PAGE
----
You only put one and a half today. You’re not sure why, and you’re not sure if it matters.
It matters more than you would ever know. That half of a spoonful could change your life, if you let it.
Habits are built by small choices. Small choices, practiced daily, turn into huge choices over time.
When it’s a negative habit, we just brush it off as a bad habit that doesn’t matter much, although we know what it will do to us over time. When it’s a positive habit, we call it self-discipline. And that’s what we’re going to talk about.
How do you start a new habit? With a small decision to change. A small decision that turns into a large result.
You decide you want to be a runner, so you run around the block. You want to be a daily reader, so today you read one page. You want to start a new writing habit, so today you write 100 words, or just ten words. You start small, knowing it’s going to snowball into a life-changing habit.
So yes, small choices matter. But they don’t just matter, they’re everything. And it’s important to remember that.
When you’re running and you decide to run to one more mailbox, after you planned on stopping, that decision matters. You just made a huge step towards becoming a successful runner, if you continue on that path. How many mailboxes would you run to over the course of a month, if you were constantly “just doing one more?”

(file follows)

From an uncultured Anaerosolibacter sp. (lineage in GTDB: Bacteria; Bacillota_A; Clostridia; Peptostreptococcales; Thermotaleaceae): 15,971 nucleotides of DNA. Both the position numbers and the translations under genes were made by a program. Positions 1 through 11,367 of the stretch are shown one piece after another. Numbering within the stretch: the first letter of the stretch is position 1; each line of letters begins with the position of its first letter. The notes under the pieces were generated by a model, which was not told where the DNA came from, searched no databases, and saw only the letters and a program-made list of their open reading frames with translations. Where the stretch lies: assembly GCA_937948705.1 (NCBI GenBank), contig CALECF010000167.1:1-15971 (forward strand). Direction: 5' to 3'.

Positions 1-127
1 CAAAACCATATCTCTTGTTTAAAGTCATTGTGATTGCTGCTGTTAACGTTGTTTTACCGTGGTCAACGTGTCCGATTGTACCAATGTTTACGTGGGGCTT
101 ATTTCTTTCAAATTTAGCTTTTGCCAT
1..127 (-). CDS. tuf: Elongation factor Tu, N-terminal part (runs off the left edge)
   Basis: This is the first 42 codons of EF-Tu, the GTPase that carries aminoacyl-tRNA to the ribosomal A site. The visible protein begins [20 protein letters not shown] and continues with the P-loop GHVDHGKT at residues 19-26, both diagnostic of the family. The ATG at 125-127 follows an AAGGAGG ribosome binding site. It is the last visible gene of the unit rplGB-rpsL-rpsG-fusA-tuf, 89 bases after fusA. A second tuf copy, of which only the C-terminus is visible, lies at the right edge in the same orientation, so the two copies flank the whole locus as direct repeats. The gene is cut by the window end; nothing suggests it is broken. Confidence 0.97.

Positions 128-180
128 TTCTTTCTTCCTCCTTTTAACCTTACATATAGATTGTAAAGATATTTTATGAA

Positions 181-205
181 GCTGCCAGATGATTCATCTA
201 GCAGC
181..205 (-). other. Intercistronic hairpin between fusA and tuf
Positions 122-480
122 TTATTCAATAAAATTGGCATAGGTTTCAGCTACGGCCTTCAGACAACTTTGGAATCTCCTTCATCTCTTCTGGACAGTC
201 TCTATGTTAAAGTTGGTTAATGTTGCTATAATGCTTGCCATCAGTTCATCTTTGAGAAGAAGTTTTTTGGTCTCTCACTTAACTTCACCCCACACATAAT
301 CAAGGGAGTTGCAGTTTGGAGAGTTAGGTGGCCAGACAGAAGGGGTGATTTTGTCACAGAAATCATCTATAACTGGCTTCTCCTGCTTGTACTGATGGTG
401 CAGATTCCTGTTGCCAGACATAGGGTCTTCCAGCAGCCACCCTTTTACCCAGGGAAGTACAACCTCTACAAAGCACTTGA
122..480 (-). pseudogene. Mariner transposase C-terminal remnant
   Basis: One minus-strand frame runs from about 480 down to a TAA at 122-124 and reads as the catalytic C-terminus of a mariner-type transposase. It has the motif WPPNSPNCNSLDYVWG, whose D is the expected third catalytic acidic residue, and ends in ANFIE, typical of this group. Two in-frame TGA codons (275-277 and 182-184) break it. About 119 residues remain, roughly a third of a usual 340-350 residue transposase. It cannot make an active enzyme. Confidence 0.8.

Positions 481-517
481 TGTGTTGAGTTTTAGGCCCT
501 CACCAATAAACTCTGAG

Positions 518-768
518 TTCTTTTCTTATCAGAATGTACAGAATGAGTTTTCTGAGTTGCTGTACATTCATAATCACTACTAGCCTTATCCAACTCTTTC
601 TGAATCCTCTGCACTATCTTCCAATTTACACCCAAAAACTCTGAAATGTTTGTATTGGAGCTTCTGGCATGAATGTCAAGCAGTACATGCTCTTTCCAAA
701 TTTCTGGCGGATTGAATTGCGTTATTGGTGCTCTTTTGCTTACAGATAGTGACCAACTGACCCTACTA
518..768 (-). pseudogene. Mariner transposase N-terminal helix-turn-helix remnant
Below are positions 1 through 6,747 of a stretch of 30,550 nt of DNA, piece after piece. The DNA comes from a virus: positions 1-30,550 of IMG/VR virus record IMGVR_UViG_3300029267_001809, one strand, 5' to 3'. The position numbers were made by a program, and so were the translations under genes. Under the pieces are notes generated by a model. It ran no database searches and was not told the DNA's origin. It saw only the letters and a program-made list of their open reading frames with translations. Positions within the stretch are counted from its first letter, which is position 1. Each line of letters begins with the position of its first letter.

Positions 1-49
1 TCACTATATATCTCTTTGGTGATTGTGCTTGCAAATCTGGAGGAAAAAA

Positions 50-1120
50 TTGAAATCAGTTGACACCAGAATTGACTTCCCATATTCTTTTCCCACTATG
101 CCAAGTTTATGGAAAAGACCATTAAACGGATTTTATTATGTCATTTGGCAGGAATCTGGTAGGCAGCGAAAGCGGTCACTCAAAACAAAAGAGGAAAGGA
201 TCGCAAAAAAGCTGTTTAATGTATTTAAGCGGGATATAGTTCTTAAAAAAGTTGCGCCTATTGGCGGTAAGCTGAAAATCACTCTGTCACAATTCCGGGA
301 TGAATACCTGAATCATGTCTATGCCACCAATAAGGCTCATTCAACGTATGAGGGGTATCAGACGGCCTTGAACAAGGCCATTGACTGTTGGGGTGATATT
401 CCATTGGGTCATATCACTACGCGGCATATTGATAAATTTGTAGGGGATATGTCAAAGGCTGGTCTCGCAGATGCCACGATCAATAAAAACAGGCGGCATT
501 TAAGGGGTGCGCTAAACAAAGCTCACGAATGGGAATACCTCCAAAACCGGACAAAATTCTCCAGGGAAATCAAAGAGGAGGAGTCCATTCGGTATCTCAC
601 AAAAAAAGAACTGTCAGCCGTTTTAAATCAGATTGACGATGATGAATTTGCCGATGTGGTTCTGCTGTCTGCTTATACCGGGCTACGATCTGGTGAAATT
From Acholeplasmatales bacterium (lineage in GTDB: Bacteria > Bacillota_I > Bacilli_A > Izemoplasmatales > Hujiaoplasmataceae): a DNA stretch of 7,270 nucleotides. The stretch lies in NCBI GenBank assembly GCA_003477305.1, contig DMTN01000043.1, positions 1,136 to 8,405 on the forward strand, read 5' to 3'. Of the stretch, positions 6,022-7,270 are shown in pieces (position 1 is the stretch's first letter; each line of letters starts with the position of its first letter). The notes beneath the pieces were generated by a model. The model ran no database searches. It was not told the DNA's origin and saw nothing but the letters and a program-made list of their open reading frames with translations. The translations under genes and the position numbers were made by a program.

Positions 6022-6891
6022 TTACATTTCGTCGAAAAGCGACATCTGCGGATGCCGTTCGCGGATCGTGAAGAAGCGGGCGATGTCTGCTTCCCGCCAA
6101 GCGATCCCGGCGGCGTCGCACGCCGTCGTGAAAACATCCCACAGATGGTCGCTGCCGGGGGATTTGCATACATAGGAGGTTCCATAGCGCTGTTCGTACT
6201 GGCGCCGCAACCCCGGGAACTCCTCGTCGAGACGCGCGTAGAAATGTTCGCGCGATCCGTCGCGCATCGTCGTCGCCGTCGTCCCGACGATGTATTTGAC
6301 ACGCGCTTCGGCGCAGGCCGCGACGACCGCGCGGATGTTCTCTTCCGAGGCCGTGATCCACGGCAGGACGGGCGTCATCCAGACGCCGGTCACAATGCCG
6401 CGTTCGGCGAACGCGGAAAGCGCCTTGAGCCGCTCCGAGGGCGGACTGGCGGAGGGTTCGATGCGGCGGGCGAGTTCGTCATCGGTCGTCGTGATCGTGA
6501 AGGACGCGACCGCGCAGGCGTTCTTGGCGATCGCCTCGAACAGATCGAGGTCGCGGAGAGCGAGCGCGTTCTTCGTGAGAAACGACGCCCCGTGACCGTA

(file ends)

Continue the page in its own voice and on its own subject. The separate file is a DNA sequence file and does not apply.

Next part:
It matters. It all matters. More than you know, or at least, more than you used to know. But honestly, you know each one of those decisions matter. That’s why it bothers you when you planned on doing 10 reps and you only do nine.
You know how it will compound. If you do nine today, it will be much easier mentally to do eight tomorrow. It’s a downward spiral that happens faster than we think. Every time.
Bad Small Choices, Good Small Choices
Don’t fall for the “I might as well go all out mindset.” This is referred to in the world of habit creation as the “what the hell effect.” I didn’t name it that. That’s just what it’s called.
You know what I mean. You’re on a diet, and it’s going great. Until one day, you meet a friend at a Chinese buffet. You think:
“I’m going to cheat, so I might as well go all out. I’ll have a Coke. And…I’ll pack out my plate with fried food, before going back for a second plate of rice and noodles. Yeah, I’ll have some soup too. And I can’t forget the desert bar.”
30 minutes later, you feel like you’re going to die.
Sometimes we need that. Sometimes we need to go all out. But the key word is “sometimes.”
You shouldn’t go all out every time you cheat on your diet. You shouldn’t do absolutely no exercise every time you miss your hour-long workout. You shouldn’t wait until tomorrow to resume your daily reading habit, even if tomorrow is Monday. Read today.
Those small choices are important.
Why Small Choices Are Everything
And it seems like every study says the same thing. Habits start small, you need a cue and you need a reward.
The Study published a tool for creating new habits. Here’s their checklist:
- Decide on a goal that you would like to achieve for your health.